Chronic Freelancer Mike Rowe Goes to Bat for Independent Contractors In America

Of all the really bad ideas currently moldering before Congress, The PRO Act has got to be among the most odious. If it passes, no less than 70,000,000 independent contractors across the country will lose their independent status. Tens of thousands of truck drivers, graphic artists, dance instructors, cameramen, speech therapists, real estate agents, skilled tradespeople, and countless other Americans who would prefer not to labor as a traditional employee, will be forced to do so…or find a new line of work. Likewise, thousands of small businesses who are simply unable to hire full time employees will be forced to close.

The PRO Act was spawned in California, under the name AB-5, or Assembly Bill 5. Its stated purpose was to “protect” workers from being deliberately “misclassified” by greedy employers, who sought to avoid providing them with the benefits to which California employees are entitled. But that premise is not rooted in reality. That’s not to say such “misclassification” never happens – it does, and when it does, there should be consequences for the employer. But the degree to which workers are being “misclassified” has been wildly overblown, especially when compared to the “solution” that AB-5 provided – the wholesale destruction of the right to freelance. In other words, AB-5 was a cookie-cutter solution that gutted the freelance industry in California. The Pro Act will do the same thing nationally.

I don’t weigh in too often on political matters, and God knows, I’m not looking to pick a fight with the unions, (who are solidly behind this really bad idea.) For the record, my foundation has assisted many people who belong to a variety of trade unions, and I respect their right to do so. But the freedom to work independently is an essential part of being an American, and the attempt to eliminate freelancing from America’s labor force reeks of an ulterior motive, particularly among the unions that pushed it forward. Even if the endeavor was genuinely well-intended, the result is fraught with unintended and devastating consequences. If you want to help me stop this assault on the right to freelance, please give this short video a quick look, and share it. It’s too late for the freelancers in California, and the small companies who rely upon them. But the rest of the country need not follow us off the cliff.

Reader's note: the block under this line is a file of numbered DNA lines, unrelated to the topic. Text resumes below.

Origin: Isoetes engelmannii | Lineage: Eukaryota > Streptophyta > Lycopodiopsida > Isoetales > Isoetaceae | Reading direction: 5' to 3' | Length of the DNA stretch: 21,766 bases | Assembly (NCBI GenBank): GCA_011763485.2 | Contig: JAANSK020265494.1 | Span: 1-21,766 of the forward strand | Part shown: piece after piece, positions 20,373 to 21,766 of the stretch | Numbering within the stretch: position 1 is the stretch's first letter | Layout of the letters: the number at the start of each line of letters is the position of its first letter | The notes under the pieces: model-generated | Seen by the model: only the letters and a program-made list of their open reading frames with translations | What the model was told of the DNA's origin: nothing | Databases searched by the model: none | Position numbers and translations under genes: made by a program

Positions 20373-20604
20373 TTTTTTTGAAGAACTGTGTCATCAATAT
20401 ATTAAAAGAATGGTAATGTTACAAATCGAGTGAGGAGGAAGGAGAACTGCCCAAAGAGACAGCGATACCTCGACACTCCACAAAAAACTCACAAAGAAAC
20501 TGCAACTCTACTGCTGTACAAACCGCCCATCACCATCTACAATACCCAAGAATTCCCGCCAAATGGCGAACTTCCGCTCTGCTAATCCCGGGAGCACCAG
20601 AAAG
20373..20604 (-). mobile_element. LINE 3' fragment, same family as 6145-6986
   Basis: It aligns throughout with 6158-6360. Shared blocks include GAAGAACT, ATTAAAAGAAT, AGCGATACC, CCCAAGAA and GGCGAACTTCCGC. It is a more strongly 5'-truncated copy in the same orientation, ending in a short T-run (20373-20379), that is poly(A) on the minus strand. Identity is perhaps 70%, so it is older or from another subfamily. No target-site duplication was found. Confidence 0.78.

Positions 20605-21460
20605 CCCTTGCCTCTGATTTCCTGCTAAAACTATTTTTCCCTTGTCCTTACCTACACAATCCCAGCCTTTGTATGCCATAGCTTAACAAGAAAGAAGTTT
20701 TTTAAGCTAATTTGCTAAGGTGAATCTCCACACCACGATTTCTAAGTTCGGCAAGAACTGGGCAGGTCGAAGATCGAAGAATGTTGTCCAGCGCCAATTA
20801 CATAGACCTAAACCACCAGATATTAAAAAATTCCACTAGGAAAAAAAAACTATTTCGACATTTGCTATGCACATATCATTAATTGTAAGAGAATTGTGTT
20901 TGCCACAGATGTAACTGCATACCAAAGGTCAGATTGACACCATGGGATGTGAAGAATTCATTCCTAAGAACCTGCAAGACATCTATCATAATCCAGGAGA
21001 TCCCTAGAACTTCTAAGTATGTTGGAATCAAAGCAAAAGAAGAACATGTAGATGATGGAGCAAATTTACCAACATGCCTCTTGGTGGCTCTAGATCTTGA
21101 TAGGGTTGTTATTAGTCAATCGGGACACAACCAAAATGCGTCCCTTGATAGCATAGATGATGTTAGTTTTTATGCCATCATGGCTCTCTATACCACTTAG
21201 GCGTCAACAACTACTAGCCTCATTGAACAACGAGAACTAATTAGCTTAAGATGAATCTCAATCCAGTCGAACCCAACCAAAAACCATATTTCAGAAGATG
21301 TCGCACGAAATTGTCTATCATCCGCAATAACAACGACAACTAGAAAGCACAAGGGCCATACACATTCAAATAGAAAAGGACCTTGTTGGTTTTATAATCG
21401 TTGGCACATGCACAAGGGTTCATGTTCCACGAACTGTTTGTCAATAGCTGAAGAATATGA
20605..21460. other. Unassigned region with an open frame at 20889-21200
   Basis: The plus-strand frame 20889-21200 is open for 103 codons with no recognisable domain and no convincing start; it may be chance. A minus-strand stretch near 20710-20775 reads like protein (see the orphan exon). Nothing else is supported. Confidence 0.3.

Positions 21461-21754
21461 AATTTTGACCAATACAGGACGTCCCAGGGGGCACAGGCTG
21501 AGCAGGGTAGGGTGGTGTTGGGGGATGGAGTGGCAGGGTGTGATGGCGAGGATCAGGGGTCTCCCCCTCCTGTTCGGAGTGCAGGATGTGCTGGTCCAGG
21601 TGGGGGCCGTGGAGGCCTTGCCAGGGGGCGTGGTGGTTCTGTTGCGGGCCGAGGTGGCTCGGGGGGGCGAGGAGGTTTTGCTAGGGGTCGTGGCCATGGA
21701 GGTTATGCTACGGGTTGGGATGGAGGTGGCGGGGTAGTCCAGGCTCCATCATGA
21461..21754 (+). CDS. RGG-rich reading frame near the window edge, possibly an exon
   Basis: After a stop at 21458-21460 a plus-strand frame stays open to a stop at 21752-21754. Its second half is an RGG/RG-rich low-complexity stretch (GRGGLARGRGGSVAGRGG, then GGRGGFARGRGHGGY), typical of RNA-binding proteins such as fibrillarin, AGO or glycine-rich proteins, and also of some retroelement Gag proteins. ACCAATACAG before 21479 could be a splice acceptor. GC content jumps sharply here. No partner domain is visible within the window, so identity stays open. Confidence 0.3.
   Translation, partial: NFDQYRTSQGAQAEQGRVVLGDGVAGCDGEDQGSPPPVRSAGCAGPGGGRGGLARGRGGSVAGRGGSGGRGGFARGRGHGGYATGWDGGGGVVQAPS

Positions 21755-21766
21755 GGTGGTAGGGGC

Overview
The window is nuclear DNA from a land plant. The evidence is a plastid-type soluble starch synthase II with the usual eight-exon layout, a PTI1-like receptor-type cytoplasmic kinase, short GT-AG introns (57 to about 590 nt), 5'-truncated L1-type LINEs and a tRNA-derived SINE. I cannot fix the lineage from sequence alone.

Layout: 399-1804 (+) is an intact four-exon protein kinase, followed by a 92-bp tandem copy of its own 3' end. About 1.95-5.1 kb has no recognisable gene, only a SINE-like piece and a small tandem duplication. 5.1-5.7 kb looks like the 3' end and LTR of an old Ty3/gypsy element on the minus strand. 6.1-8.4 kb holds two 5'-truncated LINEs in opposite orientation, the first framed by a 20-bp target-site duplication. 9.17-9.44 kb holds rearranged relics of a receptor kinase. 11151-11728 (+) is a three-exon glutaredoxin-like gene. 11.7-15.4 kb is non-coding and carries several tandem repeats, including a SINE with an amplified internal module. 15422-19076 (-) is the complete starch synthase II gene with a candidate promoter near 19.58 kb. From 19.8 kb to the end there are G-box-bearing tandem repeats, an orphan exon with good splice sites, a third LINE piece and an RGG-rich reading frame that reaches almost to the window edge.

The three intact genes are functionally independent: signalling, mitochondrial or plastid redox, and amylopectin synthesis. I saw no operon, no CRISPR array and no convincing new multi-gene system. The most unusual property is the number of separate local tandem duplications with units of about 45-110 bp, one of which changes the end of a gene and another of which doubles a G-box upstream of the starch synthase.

PS. It’s also worth pointing out that shortly after AB-5 was proposed in 2019, there was chaos in the California courts. Lots of sensible people objected to the bill, and politicians gave union leaders the power to hand out exemptions to certain groups of freelancers. Thus, lawyers, doctors, psychologists, dentists, podiatrists — almost anybody with an advanced degree who preferred to work as an independent was granted an exemption to AB-5. Then, when California newspapers began to editorialize against the new law — noting that they rely on an army of independent contractors, including editors, designers, photographers, reporters, and delivery people – they, too, were exempted. But of course, once their exemptions were granted, those same newspapers began to editorialize in FAVOR of the new law. A federal judge said the entire process was shot through with “corruption,” “backroom dealing,” “pure spite,” and “naked favoritism.” But still, it made it to Congress, where the current administration is firmly behind it.
Also, of note – AB-5 was originally aimed at unionizing Uber, Lyft, and DoorDash. The bill’s author, Lorena Gonzalez, was a Teamsters official when she entered the state assembly in 2013. When Newsom signed her bill, she declared that California, “one of the strongest economies in the world, is now setting the global standard for worker protections for other states and countries to follow.”

What happened next? Well, Uber, Lyft, and DoorDash spent $200 million on a successful 2020 state ballot initiative to exempt themselves from the law – but only themselves. When the dust settled, the only businesses laboring under the burden of AB-5 were those too small to fight back. But those small businesses are huge in number. Take a look at this list. It’s a heartbreaking catalogue of regular working Americans whose own government destroyed their piece of the American dream. And this is precisely what the current administration wants to replicate in every state.

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